I read Shute's No Highway last year. It was the first Shute I had read, and happens to be the book before A Town Like Alice. It suffers from the same omniscient narrator issue, and has the same unnecessary ending with the decision to write the book. I just saw it as a stylistic quirk, and went with it.
My general feeling from Alice is that Shute was a great story-teller. It almost doesn't seem to matter what he's talking about, he has the knack of keeping you interested.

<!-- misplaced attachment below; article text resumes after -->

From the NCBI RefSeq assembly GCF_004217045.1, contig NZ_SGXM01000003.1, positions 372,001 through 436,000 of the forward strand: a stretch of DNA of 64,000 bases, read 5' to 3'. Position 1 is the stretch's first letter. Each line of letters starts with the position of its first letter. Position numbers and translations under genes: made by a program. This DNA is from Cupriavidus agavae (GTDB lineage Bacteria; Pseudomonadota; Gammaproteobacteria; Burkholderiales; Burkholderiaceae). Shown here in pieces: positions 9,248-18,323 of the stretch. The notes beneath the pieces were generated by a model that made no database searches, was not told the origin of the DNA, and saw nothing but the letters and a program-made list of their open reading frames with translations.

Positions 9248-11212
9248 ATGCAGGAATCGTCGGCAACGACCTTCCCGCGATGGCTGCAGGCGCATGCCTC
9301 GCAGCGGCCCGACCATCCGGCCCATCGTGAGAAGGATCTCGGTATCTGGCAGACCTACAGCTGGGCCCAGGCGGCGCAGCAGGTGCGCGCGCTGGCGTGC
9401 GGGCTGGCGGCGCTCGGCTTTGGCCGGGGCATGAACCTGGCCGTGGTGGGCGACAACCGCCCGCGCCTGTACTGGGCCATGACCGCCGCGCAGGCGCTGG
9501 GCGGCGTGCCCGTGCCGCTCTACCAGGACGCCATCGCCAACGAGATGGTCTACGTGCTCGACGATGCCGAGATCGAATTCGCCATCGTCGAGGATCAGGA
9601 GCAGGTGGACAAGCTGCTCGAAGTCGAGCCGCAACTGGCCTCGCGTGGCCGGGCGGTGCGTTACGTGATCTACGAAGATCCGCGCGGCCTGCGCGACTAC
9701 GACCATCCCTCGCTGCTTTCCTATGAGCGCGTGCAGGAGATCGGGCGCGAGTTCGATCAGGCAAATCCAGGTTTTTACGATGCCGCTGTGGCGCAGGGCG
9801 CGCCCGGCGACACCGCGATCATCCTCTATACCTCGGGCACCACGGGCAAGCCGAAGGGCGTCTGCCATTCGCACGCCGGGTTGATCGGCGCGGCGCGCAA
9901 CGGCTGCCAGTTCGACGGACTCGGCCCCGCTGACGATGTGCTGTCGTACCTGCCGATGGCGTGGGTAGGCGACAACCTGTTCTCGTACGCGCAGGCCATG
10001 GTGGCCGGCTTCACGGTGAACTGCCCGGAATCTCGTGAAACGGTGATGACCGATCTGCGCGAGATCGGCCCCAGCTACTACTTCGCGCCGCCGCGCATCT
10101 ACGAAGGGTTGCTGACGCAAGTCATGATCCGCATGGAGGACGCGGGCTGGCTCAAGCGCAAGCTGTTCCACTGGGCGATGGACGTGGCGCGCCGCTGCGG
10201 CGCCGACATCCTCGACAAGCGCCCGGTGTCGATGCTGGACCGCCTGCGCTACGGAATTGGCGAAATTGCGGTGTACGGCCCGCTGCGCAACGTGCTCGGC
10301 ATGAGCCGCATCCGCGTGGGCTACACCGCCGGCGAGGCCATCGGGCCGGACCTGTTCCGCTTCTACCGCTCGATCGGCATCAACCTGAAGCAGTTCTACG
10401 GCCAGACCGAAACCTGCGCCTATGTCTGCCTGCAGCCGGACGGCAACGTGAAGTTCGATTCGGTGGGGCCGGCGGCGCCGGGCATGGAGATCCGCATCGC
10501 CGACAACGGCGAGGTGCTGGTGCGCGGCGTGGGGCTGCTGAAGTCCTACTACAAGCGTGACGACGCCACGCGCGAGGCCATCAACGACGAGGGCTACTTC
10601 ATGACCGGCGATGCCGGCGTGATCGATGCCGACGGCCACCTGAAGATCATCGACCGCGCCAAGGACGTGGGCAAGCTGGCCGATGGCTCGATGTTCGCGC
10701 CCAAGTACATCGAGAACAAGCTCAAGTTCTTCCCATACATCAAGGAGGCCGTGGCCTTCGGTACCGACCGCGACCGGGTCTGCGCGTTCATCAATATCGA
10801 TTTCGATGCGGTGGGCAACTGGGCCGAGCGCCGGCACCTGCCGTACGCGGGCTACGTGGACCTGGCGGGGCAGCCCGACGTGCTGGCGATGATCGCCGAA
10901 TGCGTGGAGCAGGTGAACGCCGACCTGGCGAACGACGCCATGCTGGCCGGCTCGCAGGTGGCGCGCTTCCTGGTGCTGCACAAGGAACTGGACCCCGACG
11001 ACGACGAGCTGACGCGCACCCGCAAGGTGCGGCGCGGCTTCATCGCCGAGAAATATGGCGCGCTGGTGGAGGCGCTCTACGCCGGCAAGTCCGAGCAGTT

The casual racism is really a cause for disappointment with the past rather than with Shute. I think he was generally more aware of it than most - as the Malaya section shows - and I believe his earlier book The Chequer Board covers the subject in some depth, but it's so ingrained that he can't help doing it himself. The attitudes to the role of women aren't exactly modern, either, but at least Jean is a strong and forward-looking character.